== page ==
Depression has become a common diagnosis, with many people, including teenagers and children, now being treated with antidepressant medication. In truth, there are several causes of depression and, at times, medication can be very helpful. But it is important to recognize that often depression is not a drug deficiency but rather a result of an imbalance in the body. By keeping harmony with the body’s needs, depression is often safely and quickly resolved.

It is important to understand the categories of problems that can lead to feeling down. For example, hormone imbalance is a significant cause of depression. Low thyroid levels can be a common culprit behind fatigue and depression. Other hormones, such as cortisol, progesterone and estrogen, can play a role in mood. In men, testosterone can be a major factor in loss of interest and depressed mood. Any signs of deficiency should be assessed and reviewed with a doctor trained in hormone balance. Treatment of hormone deficiencies can often lead to dramatic responses in energy and overall well-being.

Lack of sleep can cause anyone to feel lousy. Around the time of the Civil War, the typical American averaged nine or ten hours of sleep each night. Today, we're lucky to get five or six. It has become so easy to stay up late watching television or surfing the Internet. Most people realize that they need a good night’s rest, but few understand the reaching effects of a deep sleep. There is actually some truth to the term “beauty rest”. Deep sleep is a time when the body repairs itself. Hormone and immune system balancing is going on at night while we sleep. Poor sleep night after night will lead to fatigue, poor concentration and perhaps a short fuse with those around us. For those suffering from depression, give plenty of time in the schedule for quality sleep in a quiet, dark room on a comfortable bed.

Poor nutrition is another important factor playing into depression. Many nutritional factors will play a role in our mood. Vitamins B-12 and folic acid are needed for energy and to help balance chemical messengers in the body. Low iron can also contribute to fatigue, weakness and loss of motivation. Many people feel the winter blues as we deal with the cold and often dreary months of the season. This can be related to a deficiency in vitamin D. Treatment with vitamin D has helped many individuals overcome the seasonal depression. Essential fatty acids like fish oils are also becoming a regular part of depression treatments [Source: Lucas]. All the organs of the body, including the brain, require healthy fats for every day function. Our diets are bombarded with partially hydrogenated oils, high-fructose corn syrup and artificial sweeteners. It is becoming much easier to run deficient in several nutrients. Treatment for depression must include a diet that focuses on fruits, vegetables and healthy sources of protein.

Lack of exercise is another common cause of feeling lousy. Exercise itself is a great way to bust out of the blues [Source: Martin]. Exercise gets the heart pumping and the muscles stimulated. This has many wonderful effects on the body. Metabolism increases, blood sugars are more balanced and endorphins are released to help mood. Exercise is another key prescription in the treatment of depression. Exercise programs do not need to be complicated. Find a type of exercise that is enjoyable, and do it regularly.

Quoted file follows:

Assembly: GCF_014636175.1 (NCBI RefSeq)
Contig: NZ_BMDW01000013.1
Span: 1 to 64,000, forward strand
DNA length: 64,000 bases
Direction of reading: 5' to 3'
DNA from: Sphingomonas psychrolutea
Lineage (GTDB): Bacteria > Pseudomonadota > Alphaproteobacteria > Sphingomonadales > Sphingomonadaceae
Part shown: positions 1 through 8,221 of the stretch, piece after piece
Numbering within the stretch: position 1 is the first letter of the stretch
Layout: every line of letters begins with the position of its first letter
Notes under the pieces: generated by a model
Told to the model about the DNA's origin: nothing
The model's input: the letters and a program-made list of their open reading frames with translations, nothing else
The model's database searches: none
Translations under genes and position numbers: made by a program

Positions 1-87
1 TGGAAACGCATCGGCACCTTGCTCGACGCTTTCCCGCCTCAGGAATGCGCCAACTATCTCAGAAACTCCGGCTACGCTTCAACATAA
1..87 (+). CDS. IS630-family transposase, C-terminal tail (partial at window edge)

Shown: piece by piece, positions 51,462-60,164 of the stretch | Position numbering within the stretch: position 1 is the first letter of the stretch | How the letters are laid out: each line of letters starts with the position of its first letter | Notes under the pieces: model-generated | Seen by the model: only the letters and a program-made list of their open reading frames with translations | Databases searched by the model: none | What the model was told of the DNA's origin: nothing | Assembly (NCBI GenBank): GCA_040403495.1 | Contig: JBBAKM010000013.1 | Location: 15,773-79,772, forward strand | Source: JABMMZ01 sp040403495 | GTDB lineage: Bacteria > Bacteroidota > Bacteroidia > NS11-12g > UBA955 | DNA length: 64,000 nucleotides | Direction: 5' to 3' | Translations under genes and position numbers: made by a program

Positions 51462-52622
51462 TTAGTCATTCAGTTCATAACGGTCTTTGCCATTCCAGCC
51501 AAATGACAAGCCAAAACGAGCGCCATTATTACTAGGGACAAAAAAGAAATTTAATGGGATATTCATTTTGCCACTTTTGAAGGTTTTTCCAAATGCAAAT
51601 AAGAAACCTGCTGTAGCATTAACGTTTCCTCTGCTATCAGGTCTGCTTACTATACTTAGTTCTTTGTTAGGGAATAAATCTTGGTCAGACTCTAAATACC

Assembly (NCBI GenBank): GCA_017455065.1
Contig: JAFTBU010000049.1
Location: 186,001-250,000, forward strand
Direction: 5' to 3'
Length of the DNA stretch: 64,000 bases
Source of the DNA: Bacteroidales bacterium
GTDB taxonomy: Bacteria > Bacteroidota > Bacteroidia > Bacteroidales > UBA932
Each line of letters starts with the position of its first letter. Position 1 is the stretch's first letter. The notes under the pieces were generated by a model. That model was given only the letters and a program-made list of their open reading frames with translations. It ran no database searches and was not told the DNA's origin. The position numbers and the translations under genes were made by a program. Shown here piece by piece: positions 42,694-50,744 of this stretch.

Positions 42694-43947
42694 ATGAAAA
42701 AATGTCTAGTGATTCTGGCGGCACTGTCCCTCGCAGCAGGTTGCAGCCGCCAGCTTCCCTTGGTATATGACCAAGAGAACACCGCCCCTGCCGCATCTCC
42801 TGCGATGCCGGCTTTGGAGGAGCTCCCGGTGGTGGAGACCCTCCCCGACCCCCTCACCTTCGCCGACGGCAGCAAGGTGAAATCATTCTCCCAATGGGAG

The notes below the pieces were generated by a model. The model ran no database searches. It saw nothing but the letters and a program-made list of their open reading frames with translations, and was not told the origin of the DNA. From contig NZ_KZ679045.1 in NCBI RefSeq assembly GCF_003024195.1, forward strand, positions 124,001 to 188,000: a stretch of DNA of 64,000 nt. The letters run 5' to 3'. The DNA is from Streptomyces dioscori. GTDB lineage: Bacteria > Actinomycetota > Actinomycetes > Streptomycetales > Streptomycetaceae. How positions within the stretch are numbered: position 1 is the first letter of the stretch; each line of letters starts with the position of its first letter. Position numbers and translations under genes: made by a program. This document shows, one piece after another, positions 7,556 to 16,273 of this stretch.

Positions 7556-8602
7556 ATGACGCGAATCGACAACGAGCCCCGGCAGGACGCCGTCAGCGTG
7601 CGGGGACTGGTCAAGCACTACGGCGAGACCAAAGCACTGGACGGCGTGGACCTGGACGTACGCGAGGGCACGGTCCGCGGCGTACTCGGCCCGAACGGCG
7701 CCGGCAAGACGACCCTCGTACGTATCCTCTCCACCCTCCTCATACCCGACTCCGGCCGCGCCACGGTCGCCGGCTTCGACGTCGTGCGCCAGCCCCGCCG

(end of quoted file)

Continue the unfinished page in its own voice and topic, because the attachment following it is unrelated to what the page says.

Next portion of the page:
Chronic stress from a poor work environment can play havoc with one’s health. Depression is a common result of chronic stress, and it is not the only symptom. High blood pressure, anxiety, weight gain, poor sleep and a poor immune system are other symptoms that result from chronic stress. Many people often feel trapped in their jobs. Some of the greatest recoveries of health come when the decision is made to move away from a miserable job. Take an in-depth look at your job’s impact on your health. No job is worth the loss of your happiness. One of the great benefits of exercise is that it is a way to offset stress. Exercise can be a wonderful tool for those needing to unwind from the chronic stress of work.

There are various medications and supplements used to treat depression. There are also lab tests available that can help develop a specific, individual treatment plan. Testing neurotransmitter levels may assess which treatment (medication or supplement) would be most helpful. There are several types of neurotransmitters. Depending on which ones are high or low will dictate the treatment. Variance in neurotransmitters can explain why some people do very well with a given antidepressant and others feel worse with the same medication. This is typically a urine test that is done and sent from home.

Depression is typically not a cause but rather a symptom or reaction to what is happening in or around the body. It is very often a symptom of a hormone imbalance, lack of sleep, poor nutrition or lack of exercise. In dealing with depression, a decision has to be made to work on all factors that affect mood. Establish a regular sleep schedule. Plan out meals ahead of time to ensure enough fruits and vegetables are consumed and less processed food. Work out a regular exercise routine, and seek out help if you are not sure what to do. Antidepressant medication can be helpful for some. Work closely with your physician before stopping or changing your medication. Do not view depression solely as a drug deficiency, but as a signal from the body that lifestyle changes need to take place.